Sourdough focaccia with grapes, fresh rosemary and coarse sea salt found its way to our kitchen last week. Loosely adapted from the classic Italian grape bread or schiacciata con l’uva, this sourdough focaccia with grapes and rosemary takes an even more rustic approach – omitting enrichment by egg and sugar in favor of only the most basic of ingredients: levain or sourdough starter, whole grain flour, grapes, rosemary, coarse and chunky unrefined sea salt – all doused by a heavy application of full-bodied and fruity unrefined extra virgin olive oil.
In our version of schiacciata con l’uva, we top sourdough focaccia with grapes, rosemary, coarse sea salt and unrefined extra virgin olive oil. A heavy sprinkling of coarsely ground black pepper doesn’t hurt either, I might add. Concord grapes, though an American varietal, prove a near-perfect choice for this classic bread which typically uses grape wines. The Concord grape, peppery and almost foxy in its finish, is a magical and transformational fruit.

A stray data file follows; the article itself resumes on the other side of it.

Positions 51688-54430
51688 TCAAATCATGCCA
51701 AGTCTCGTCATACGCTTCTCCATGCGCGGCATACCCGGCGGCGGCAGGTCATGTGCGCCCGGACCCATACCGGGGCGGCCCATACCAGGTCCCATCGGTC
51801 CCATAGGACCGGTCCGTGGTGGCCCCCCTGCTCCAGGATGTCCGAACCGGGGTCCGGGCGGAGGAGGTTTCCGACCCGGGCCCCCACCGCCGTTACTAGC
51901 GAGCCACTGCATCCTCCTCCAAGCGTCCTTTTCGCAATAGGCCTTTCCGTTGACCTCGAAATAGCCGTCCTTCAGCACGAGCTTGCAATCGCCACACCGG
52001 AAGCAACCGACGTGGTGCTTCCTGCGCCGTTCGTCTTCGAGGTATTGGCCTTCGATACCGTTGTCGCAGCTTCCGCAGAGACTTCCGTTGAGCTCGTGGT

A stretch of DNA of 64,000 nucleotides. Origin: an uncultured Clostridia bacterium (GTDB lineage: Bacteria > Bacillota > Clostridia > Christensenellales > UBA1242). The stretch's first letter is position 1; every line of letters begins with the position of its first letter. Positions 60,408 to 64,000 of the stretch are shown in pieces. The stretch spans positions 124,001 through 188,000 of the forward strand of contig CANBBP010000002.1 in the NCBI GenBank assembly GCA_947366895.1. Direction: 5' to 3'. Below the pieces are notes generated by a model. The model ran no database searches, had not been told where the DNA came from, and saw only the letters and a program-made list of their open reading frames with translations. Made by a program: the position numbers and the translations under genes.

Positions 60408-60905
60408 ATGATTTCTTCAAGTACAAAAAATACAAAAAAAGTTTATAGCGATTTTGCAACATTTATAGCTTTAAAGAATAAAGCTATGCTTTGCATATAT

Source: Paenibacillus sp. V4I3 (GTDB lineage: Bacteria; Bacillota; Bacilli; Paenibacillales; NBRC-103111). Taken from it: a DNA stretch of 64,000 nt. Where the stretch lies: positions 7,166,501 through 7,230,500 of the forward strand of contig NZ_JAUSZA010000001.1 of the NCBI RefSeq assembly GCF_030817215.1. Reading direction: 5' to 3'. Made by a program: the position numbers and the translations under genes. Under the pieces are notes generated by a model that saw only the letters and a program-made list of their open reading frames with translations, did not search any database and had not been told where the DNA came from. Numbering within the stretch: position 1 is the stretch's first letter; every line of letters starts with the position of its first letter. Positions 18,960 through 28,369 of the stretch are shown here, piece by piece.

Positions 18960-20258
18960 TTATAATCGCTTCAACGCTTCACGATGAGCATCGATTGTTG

Intensely grapey in flavor with its thick and deep-hued purple skin and a pale green interior, the Concord grape outshines the characterless red and green table grapes you typically find in the produce section of your supermarket. It’s a small, round grape that rolls along your tongue, and, like any overbearing mother, the Concord grape is not one to yield her seeds easily; she fiercely grips them and it takes some effort to first pierce the grape’s skin and then wield the seeds from her tart, green flesh.